Special to the Tribune-Star
TERRE HAUTE —
Among the first serious efforts to beautify the landscape near the Wabash River in Terre Haute occurred early in the 20th Century.
It became know as the Riverside Park movement.
On April 2, 1906, a women’s organization called the Civic League urged men’s organizations to form auxiliary boards.
Several men’s organizations responded promptly. The Young Business Men’s Club, The Commercial Club, The Manufacturer’s Club The Retail Merchants Association, the Vigo County Medical Society and the Maple Avenue Church Club provided 21 men to serve.
The committee scheduled an appointment with Terre Haute Mayor Edward J. Bidaman’s Civic League committee but the committee made it clear that neither Bidaman nor his committee wanted a riverside park.
When James Lyons took office, succeeding Bidaman, the committee decided to try again. On Oct. 9, 1906, 17 men and women met with the new Board of Public Works in City Hall, then located at Fourth and Walnut streets. They were cordially received.
The discussion was enthusiastic. Spencer F. Ball, co-publisher of the Terre Haute Gazette whose bequest eventually resulted in the formation of Spencer F. Ball Park, assumed a leadership role.
In his first address on the topic, Ball said that the proposed Riverside Park — located on the eastern bank of the river between Cherry and Poplar streets — is “a squalid and badly kept locality. Beauty is needed where beauty is least in evidence.”
He added: “The river has been so neglected and abused that it is an eye sore. Its banks are a dumping ground.”
Ball suggested that the property between Wabash and Poplar could be purchased for about $25,000. Public sentiment rapidly was swayed in favor of the park.
Willard Kidder had a flour mill on one tract and George W. Fares owned lots once occupied by the Magnetic Mineral Springs Artesian Well Bath House.
In Feb. 11, 1907, Ball announced that esteemed landscape architect Ossian Cole Simonds of Chicago would spend two days in Terre Haute to survey the city. Simonds arrived three days later and spent the first day inspecting the land south of the bridge.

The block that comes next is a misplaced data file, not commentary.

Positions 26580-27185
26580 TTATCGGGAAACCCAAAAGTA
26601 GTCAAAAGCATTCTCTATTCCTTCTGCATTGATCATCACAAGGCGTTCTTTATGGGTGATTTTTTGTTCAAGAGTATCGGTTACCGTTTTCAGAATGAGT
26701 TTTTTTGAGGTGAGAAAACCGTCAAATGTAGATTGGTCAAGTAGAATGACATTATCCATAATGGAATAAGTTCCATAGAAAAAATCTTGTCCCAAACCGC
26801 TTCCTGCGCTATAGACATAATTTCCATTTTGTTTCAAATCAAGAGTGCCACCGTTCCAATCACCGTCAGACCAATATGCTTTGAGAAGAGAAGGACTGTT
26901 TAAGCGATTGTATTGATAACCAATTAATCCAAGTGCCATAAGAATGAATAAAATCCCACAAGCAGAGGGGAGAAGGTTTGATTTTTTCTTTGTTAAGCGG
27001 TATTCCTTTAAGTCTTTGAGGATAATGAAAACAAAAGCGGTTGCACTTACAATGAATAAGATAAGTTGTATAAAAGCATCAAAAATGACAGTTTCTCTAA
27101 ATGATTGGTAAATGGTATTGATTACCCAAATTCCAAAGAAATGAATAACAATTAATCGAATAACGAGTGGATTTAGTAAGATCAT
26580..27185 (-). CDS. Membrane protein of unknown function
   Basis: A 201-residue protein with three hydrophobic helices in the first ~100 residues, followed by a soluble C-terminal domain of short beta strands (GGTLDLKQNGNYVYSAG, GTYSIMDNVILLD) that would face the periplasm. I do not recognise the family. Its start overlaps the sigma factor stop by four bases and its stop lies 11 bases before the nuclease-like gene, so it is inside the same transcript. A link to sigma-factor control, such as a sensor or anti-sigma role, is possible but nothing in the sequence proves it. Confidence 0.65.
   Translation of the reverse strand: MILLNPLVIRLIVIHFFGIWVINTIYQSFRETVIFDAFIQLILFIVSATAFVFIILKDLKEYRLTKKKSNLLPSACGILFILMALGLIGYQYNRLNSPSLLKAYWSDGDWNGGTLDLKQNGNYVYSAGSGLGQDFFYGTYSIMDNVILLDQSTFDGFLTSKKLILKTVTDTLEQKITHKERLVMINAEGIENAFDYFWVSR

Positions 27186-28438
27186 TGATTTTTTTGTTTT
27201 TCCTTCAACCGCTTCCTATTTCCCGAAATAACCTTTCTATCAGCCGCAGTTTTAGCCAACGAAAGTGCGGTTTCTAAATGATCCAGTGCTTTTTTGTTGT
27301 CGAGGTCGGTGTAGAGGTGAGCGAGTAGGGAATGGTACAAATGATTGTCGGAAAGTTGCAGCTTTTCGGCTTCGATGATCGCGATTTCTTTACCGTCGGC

Simonds thought the site was ideal and could be converted into a park for $5,000.
Simonds had worked for esteemed architect William Le Baron Jenney for several years and, in that capacity, was assigned to implement Jenney's plans for a 35-acre expansion of Chicago’s Graceland Cemetery.
The Graceland project became the most influential in Simonds’ career. It caused him to seriously study landscape gardening, “the least understood or appreciated discipline of the fine arts.”
He was largely influenced by the written works of A.J. Downing, Frederick Law Olmsted and the work of other landscape gardeners, particularly Adolph Strauch, superintendent of Spring Grove Cemetery in Cincinnati.
Simonds’ work at Graceland earned him a national reputation as the “Dean of Cemetery Design.” Meanwhile, he designed at least eight parks for the Boulevard and Park Association of Quincy, Ill., most notably Indian Mounds Park.
He also was an active member of several organizations devoted to beautifying urban open spaces and one of the 11 founding members of the American Society of Landscape Architects.
In 1903, he formed O.C. Simonds & Company. During the same year, he was appointed landscape gardener of Chicago’s Lincoln Park.
On his second day in Terre Haute, Simonds was taken to the bluffs across the river from the Fort Harrison site and the tow path to Lost Creek and Forest Park. A week later, Simonds provided a written report covering making specific recommendations.
On March 25, 1907, the Riverside Park committee presented proposals from Kidder and Fares. Kidder offered 100 feet on the south side of Wabash Ave. from Kidder’s Mill to the river, 100 feet on Water St. and 200 feet of Ohio St. for $25,000.
Former congressman Fares offered the entire block between Poplar and Walnut streets, including the artesian well, for $15,000.
Two landowners — The Nelson Morris Co. and Charles Holbert — were not present and did not submit a request.
The Committee of Parks and Cemeteries, consisting of Edward B. Cowan, Henry Neukom and Ignatius F. Mehegan, rejected the offers as being too high.
Both Fares and Kidder were civic-minded. Fares publicly declared that he would not permit any property owner along the riverfront to outstrip him in making a concession that would assure the park for the city.
A representative of Nelson Morris Co. came to Terre Haute on May 9, 1907 but declared he was not in a position to provide a definite price until he conferred with company officials.
Holbert valued his 37 feet on Ohio St., with frame dwelling, at $1,500.
Using landscape design plans provided by O.C. Simonds, Riverside Park was launched.
Yet it was not until Crawford, Edward and Helen Fairbanks gave well over 100 acres of land to the city in 1916 in memory of their father, former mayor Henry Fairbanks, that the park now known as Fairbanks Park was fully realized.